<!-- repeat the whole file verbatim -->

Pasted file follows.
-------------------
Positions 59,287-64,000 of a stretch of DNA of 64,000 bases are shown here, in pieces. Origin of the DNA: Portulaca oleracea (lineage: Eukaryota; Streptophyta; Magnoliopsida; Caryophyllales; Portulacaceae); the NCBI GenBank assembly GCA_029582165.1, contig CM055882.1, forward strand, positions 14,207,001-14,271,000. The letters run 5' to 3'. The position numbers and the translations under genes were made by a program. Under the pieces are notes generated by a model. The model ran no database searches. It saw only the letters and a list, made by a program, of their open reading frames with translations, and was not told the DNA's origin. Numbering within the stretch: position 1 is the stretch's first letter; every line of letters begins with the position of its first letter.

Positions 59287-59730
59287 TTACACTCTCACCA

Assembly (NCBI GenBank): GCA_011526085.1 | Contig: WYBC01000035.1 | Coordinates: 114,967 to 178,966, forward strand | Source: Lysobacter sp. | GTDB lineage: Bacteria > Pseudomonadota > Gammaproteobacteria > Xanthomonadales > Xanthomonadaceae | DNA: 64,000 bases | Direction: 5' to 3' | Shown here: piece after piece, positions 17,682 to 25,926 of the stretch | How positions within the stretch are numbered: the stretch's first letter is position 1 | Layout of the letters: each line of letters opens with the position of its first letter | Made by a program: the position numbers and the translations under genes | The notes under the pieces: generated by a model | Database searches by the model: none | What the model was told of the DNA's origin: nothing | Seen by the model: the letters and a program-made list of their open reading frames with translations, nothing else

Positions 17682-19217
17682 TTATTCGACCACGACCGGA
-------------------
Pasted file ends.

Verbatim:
Positions 59,287-64,000 of a stretch of DNA of 64,000 bases are shown here, in pieces. Origin of the DNA: Portulaca oleracea (lineage: Eukaryota; Streptophyta; Magnoliopsida; Caryophyllales; Portulacaceae); the NCBI GenBank assembly GCA_029582165.1, contig CM055882.1, forward strand, positions 14,207,001-14,271,000. The letters run 5' to 3'. The position numbers and the translations under genes were made by a program. Under the pieces are notes generated by a model. The model ran no database searches. It saw only the letters and a list, made by a program, of their open reading frames with translations, and was not told the DNA's origin. Numbering within the stretch: position 1 is the stretch's first letter; every line of letters begins with the position of its first letter.

Positions 59287-59730
59287 TTACACTCTCACCA

Assembly (NCBI GenBank): GCA_011526085.1 | Contig: WYBC01000035.1 | Coordinates: 114,967 to 178,966, forward strand | Source: Lysobacter sp. | GTDB lineage: Bacteria > Pseudomonadota > Gammaproteobacteria > Xanthomonadales > Xanthomonadaceae | DNA: 64,000 bases | Direction: 5' to 3' | Shown here: piece after piece, positions 17,682 to 25,926 of the stretch | How positions within the stretch are numbered: the stretch's first letter is position 1 | Layout of the letters: each line of letters opens with the position of its first letter | Made by a program: the position numbers and the translations under genes | The notes under the pieces: generated by a model | Database searches by the model: none | What the model was told of the DNA's origin: nothing | Seen by the model: the letters and a program-made list of their open reading frames with translations, nothing else

Positions 17682-19217
17682 TTATTCGACCACGACCGGA